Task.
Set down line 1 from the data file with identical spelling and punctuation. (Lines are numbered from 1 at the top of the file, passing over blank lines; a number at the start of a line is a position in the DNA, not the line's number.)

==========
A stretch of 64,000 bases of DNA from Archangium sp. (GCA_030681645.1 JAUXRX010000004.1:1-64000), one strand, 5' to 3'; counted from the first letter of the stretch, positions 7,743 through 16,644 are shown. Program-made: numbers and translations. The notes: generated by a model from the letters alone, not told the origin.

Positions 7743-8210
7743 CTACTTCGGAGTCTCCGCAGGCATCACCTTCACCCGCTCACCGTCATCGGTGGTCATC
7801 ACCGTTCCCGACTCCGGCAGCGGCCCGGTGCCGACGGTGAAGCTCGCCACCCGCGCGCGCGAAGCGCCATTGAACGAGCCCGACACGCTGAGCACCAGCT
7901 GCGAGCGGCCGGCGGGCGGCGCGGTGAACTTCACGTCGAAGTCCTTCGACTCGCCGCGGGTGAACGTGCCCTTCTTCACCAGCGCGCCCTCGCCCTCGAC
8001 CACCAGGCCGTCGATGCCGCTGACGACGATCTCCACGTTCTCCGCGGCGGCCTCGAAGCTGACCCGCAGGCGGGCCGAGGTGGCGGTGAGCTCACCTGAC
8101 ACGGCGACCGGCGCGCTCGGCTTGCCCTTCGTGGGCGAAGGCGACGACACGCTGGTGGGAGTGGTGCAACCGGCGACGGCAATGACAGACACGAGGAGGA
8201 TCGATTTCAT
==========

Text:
A stretch of 64,000 bases of DNA from Archangium sp. (GCA_030681645.1 JAUXRX010000004.1:1-64000), one strand, 5' to 3'; counted from the first letter of the stretch, positions 7,743 through 16,644 are shown. Program-made: numbers and translations. The notes: generated by a model from the letters alone, not told the origin.